Six allegations of perjury against former Scottish Socialist Party MSP Tommy Sheridan were dropped yesterday as the trial entered its closing stages.
Prosecutors told members of the jury at the High Court in Glasgow that the deletion of significant parts of the indictment would assist them as they prepare to consider their verdict.
Evidence in the long-running trial came to an end on Friday when a perjury charge against Sheridan’s wife Gail was withdrawn.
The politician remains accused of lying during his successful defamation action against the News of the World in 2006.
He was awarded £200,000 following the civil case he launched after the Sunday tabloid printed an article claiming he was an adulterer who visited swingers’ clubs.
Sheridan originally faced more than a dozen claims of lying under oath at the start of the trial.
Five allegations, one of which was broken down into two sections in the indictment, were withdrawn yesterday and six now remain.
The former SSP convener is accused of lying about statements he made during a meeting on November 9, 2004.
It is also claimed he lied about an alleged trip to a sex club in Manchester and about having sexual relationships with Anvar Khan and Katrine Trolle.
Beginning his closing speech, Advocate Depute Alex Prentice QC told the jury that although there were no victims, such as there are in cases of murder or rape, perjury was a serious crime nonetheless.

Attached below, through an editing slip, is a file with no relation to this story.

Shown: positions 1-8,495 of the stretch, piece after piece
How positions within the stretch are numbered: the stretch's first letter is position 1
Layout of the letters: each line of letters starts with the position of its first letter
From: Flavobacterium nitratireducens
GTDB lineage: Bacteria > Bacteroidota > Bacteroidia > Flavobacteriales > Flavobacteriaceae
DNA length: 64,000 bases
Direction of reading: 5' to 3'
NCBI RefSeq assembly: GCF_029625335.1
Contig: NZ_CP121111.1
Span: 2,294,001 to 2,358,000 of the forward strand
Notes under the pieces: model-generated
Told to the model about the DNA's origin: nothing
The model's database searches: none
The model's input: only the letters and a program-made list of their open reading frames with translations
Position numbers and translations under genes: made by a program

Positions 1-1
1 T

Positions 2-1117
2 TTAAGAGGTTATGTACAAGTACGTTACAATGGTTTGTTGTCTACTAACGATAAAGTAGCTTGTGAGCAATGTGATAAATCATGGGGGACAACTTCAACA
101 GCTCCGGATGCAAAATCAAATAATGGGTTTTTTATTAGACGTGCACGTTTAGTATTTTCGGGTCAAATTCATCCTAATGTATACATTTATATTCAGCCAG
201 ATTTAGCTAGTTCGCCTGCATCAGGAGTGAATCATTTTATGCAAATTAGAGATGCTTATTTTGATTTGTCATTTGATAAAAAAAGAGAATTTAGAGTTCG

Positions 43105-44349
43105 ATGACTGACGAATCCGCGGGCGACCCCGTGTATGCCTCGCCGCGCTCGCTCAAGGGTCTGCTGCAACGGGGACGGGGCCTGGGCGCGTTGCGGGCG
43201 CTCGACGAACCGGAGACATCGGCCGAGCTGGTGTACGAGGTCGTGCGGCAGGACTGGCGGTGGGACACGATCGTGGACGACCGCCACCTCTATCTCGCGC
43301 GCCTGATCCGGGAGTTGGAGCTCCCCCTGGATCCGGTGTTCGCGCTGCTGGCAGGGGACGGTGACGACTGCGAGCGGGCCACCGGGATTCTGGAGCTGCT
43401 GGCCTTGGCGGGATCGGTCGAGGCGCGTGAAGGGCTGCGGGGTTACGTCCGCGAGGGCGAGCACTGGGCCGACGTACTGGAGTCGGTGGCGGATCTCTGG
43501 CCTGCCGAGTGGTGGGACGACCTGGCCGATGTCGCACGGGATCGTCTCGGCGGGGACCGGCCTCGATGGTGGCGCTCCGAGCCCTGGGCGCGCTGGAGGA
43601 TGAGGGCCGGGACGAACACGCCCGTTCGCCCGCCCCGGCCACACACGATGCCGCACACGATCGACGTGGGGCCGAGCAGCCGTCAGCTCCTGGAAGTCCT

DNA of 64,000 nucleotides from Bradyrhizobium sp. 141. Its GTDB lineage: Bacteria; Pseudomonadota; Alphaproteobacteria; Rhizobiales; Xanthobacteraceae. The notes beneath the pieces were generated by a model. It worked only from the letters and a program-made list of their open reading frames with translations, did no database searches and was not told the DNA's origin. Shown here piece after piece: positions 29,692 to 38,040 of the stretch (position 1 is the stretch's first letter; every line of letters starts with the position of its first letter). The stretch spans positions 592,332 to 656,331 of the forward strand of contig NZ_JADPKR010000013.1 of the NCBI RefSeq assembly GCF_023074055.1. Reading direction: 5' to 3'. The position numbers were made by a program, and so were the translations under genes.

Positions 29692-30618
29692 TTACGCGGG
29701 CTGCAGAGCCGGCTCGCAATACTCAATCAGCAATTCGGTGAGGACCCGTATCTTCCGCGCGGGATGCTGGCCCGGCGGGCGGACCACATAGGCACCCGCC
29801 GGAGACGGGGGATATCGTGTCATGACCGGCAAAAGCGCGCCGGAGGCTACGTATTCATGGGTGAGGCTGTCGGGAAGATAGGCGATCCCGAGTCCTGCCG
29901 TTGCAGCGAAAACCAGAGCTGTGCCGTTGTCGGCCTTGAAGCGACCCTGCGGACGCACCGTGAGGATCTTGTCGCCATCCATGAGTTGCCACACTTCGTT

He said: “The charge is one of perjury. That is a serious crime for the simple reason that our whole system of justice falls apart if perjury is acceptable behaviour.
“It is not acceptable and should never be acceptable in a mature and dignified democracy.
“If we let perjury pass without action, we let ourselves down.”
Prentice told the jury that the move to drop the charges was designed to assist them by allowing the remaining issues to be “sharply focused”.
He also raised the question as to why witness Barbara Scott took hand-written notes of the meeting of November 9, 2004, to police at the conclusion of the civil case in 2006.
It was at that gathering that Sheridan is alleged to have admitted attending a sex club on two occasions.
The Advocate Depute said the most logical explanation was that she was “indignant” at being called a liar.
He asked the jury to believe the testimony of Allan Green and others who said the minutes containing Sheridan’s alleged admission were presented to members at a meeting on November 24, 2004.
The QC also highlighted evidence in support of the alleged visit to Cupid’s in Manchester on September 27, 2002 with Katrine Trolle, Anvar Khan, Gary Clark and Andrew McFarlane.
He asked what Clark would have to gain by telling lies about Sheridan and why Trolle would have put herself through telling the court intimate sexual details about her and the politician.
He said: “What would Katrine Trolle gain by telling lies to you? The answer is nothing.”
The jury was asked to “disbelieve” the evidence of McFarlane, Sheridan’s brother-in-law, who claimed he was at home watching golf on the television when the alleged trip took place.
The court was then shown the so-called McNeilage tape, the video filmed by Sheridan’s best man in which a man said to be Sheridan incriminates himself in conversation with George McNeilage.
The trial has heard claims the footage was concocted but Prentice asked the jury why the News of the World, if they were behind the tape, would include a strong denial by Sheridan of an affair with Fiona McGuire, which he described as the paper’s “headline story”.
He concluded: “I suggest that there is a compelling and convincing Crown case and I ask you to convict Mr Sheridan of the charge of perjury.”
The case before Lord Bracadale was adjourned until noon today when the jury will hear closing remarks from Sheridan, who is conducting his own defence.